2015 Outlook: Hog Highs and Lows (and What's Next)

November 10, 2014 04:34 AM
 
2015 Outlook: Hog Highs and Lows (and What's Next)

Editor's note: This is one of eight 2015 marketing outlooks, the AgWeb.com editors are providing to help you succeed and be profitable in the coming year. Please check back each Monday for another outlook.
 

It's certainly been a roller-coaster year for the pork industry.

By the fall of 2013, after being plagued with the aftermath of the 2012 drought and years of high feed costs, things were finally starting to look up. A favorable crop year brought feed costs down and set the stage for herd expansion.

Then, porcine epidemic diarrhea virus (PEDv) struck.

As producers battling the disease struggled to control losses through the winter, the U.S. hog herd was not able to expand as quickly as anticipated, limiting pork supplies and causing market and retail prices to skyrocket.

"We have experienced all-time highs for pork and beef prices in 2014. The continued slow expansion of poultry, beef and hogs has kept supplies extremely tight," says Bob Utterback of Utterback Marketing.

However, according to USDA's Quarterly Hogs and Pigs report, the hog industry is finally recovering its losses, with overall inventory up 6% since June 1.

"It is clear that PEDv is not controlled, but the hope is that the spread of the disease and the number of death losses can be lowered," says Purdue Extension economist Chris Hurt. "There are a host of reasons the industry believes they have improved management of PEDv, including two vaccines approved for use, better understanding of methods of transmission, and better biosecurity on farms."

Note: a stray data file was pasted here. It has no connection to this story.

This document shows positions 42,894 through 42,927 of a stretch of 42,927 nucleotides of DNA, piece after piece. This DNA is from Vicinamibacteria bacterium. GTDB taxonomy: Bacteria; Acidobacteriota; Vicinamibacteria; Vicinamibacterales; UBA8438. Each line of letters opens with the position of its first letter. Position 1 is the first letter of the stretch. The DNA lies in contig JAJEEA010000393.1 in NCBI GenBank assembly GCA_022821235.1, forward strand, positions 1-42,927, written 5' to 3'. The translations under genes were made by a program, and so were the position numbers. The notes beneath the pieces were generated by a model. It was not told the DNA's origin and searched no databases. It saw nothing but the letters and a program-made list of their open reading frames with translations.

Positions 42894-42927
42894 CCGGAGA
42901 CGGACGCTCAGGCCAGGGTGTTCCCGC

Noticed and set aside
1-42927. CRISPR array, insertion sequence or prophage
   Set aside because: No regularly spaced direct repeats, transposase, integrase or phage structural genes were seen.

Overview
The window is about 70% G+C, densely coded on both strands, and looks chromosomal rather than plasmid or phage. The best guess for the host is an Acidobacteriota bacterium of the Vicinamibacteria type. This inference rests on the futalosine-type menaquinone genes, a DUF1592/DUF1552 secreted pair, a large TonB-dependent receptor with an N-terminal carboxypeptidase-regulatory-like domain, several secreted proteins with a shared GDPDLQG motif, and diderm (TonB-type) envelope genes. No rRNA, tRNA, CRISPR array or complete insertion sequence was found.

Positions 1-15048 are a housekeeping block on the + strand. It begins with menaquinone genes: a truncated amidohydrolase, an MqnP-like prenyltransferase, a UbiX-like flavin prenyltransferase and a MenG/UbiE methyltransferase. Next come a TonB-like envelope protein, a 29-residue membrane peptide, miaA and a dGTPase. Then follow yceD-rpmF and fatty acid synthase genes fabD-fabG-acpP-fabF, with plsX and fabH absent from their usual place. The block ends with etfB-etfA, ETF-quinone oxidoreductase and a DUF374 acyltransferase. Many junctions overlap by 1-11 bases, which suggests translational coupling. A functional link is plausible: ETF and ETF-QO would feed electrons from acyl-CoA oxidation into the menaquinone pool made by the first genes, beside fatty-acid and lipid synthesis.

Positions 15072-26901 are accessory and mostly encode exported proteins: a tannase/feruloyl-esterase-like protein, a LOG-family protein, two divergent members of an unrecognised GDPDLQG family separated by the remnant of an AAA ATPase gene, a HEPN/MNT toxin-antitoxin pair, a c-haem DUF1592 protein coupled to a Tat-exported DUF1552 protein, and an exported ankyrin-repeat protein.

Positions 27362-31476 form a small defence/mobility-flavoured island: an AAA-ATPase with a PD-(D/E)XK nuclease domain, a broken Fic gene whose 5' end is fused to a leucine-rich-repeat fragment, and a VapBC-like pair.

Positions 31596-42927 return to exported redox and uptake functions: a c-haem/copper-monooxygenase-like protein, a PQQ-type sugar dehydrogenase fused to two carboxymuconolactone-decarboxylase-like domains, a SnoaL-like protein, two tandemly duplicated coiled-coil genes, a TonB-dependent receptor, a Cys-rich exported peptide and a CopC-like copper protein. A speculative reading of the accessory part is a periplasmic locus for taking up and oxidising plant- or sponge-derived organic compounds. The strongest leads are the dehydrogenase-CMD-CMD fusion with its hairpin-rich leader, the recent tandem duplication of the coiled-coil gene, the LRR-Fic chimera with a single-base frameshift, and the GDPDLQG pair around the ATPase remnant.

(Read Hurt's full hog outlook here.)

Hurt says based on USDA's numbers, pork production will increase slightly in 2015. USDA's Foreign Ag Service projects an increase in world pork production of 1.1% next year, with the U.S. forecast to increase production by 5.1%, the second-largest jump in production among the world's largest pork producers.

In short, the U.S. will be producing more pork, and quickly.

"The rising volume of pork production over the next year will stand on three legs: lower death losses from PEDv, higher farrowings from producer expansion, and higher market weights this fall and winter," Hurt says. "The PED virus was not as deadly this summer as anticipated. More baby pigs survived this summer than expected and that will help boost pork supplies by the end of the year and into the winter."

Increased pigs-per-litter as well as increased sow farrowings are two ways producers will likely increase pork supplies.

"Producers intend to farrow 4% more sows this fall and 4% more in the winter," Hurt explains. "It is easy to understand the incentives producers have to expand given record profits this summer, and high hog prices and low feed prices due to huge fall crop production."

Hurt says the increase in farrowing should raise pork supplies by about 4% next spring, and 5% by summer.

In the near-term, lower feed costs will allow for slightly higher market weights, but lower herd losses will limit finishing space. "Weights may up about 1% this fall and winter and then fall by 0.5% next spring and summer," Hurt says.

The pork industry should finish strong in 2014, with profits estimated at about $60 per head for farrow-to-finish producers. However, next year the outlook isn't quite as bright. Profits in the first half of 2015 should average about $40 per head, dropping to $30 per head mid-year and ending the year at just $5 per head. Overall profits for 2015 are estimated at $30 per head.

Next, farmers need to formulate a clear plan of attack, Utterback says.

"Looking forward, the big question is what to do," he says. "This fall, first focus on protecting feed costs for next spring and summer feed needs. If problems arise this winter, aggressively start pricing for the eventual expansions starting to show up in the pork  sector."

 

2015 Marketing Outlooks
The editors at AgWeb.com are taking a look at experts’ 2015 projections for corn, beef, wheat, hogs, soybean, cotton, machinery and dairy.
 

 

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